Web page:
Chris’ note: Tensions are rising over Taiwan. Following Nancy Pelosi’s visit on August 2, the Chinese military encircled the island with a series of live-fire military drills. This included firing 11 missiles into the sea around Taiwan and sending 22 fighter jets into its airspace.

If this leads to war, it could drag the U.S. into a direct conflict with China. And with China’s main ally, Russia, already at war in Ukraine, we could be in something that looks like World War III fast.

I’m sure you have concerns about what’s going on. Fortunately, I recently talked with one of the world’s top geopolitical strategists, Peter Zeihan.

He’s a bestselling author. He also runs consulting firm Zeihan on Geopolitics, where his clients include the U.S. military.

And as you’ll see below, he has a different take from the one in the mainstream press. Not only is it unlikely China will invade Taiwan… Peter says it would be a shock if China survives this decade as a major power.

Q&A With Peter Zeihan

Chris Lowe: Communist China has claimed the right to rule Taiwan since December 1949. That’s when the communists, under Chairman Mao, defeated the nationalists in the Chinese Civil War. The nationalists fled to Taiwan and established a government there. And the communists have wanted to take it from them ever since.

We get a lot of questions about if China will invade Taiwan. What’s your view?

Peter: The Chinese position has always been that, when push comes to shove, everyone will choose China over Taiwan… that the war for Taiwan will be over so quickly that China can present it to the rest of the world as a done deal… and everyone will just move on.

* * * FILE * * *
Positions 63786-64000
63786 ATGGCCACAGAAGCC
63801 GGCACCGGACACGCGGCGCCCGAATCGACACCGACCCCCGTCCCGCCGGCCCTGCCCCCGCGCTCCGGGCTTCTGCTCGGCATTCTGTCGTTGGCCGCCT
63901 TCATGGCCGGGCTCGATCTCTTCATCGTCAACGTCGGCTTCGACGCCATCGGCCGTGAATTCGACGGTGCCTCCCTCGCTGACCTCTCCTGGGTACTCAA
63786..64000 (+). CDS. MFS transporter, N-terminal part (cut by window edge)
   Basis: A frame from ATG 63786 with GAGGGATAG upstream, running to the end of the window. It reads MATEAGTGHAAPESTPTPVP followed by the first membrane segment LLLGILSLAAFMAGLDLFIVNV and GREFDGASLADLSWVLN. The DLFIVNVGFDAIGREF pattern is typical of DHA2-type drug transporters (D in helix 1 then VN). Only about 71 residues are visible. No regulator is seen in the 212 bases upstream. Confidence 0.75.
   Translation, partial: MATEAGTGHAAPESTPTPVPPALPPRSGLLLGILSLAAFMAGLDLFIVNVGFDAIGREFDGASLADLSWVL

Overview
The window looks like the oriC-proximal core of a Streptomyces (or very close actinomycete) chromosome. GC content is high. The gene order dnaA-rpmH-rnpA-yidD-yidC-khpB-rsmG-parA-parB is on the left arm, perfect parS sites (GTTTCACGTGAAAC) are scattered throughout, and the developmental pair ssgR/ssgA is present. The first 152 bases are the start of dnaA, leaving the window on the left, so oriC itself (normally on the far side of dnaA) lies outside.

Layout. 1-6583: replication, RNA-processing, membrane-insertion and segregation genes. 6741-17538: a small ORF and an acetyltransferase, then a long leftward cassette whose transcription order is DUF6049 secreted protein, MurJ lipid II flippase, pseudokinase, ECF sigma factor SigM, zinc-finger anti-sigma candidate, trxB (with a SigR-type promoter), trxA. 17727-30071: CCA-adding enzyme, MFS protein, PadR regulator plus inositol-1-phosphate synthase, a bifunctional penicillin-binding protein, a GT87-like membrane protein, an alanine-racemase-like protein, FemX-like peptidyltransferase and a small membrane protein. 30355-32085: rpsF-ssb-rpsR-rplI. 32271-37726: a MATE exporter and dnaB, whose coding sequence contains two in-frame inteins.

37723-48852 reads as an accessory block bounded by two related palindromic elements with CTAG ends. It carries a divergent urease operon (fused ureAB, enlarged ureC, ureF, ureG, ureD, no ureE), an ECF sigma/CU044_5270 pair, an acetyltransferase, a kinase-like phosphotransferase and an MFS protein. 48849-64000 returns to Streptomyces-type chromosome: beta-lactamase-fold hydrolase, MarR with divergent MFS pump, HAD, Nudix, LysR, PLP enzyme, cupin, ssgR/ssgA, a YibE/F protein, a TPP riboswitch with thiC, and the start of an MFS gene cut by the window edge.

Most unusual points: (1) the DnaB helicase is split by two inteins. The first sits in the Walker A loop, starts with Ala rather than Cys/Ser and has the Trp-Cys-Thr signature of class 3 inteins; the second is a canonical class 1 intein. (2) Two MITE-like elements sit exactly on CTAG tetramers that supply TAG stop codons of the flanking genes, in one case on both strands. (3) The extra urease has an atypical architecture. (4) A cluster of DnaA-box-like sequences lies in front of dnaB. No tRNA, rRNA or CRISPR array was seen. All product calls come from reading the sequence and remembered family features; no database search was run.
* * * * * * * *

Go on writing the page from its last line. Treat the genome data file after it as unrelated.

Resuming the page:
After seeing what happened to Russia in Ukraine, China has no confidence that’ll happen now. The Chinese were just as surprised as everyone else that the Russians have done so badly in their war.

The Chinese strategic picture has turned inside out.

First, there are the sanctions against Russia. In less than a week after the invasion, the U.S., Europe, and most of the advanced world joined together to punish the Russians over a country that none of them had a security relationship with. This shocked the Chinese.

They know that if the West levied those kinds of sanctions against China, they’d have permanent blackouts and immediate famine.

Chris: The sanctions against Russia haven’t wiped out its economy. It’s in a recession. What makes China different?

Peter: The Chinese, unlike the Russians, import all their food and energy.

The Russians are somewhat resistant to sanctions because their country is a raw materials producer. But China is a raw materials consumer. And the math for that under a regime of sanctions is really bad.

Also, the corporate boycotts of Russia have terrified the Chinese. That consumers and shareholders might punish a sovereign state en masse for a war terrifies them. Because the entire Chinese development model is to maintain relationships with Western corporations.

The Chinese have always known that going for Taiwan is a risk. Now they know they’re looking at national collapse and mass decivilization… even if they win.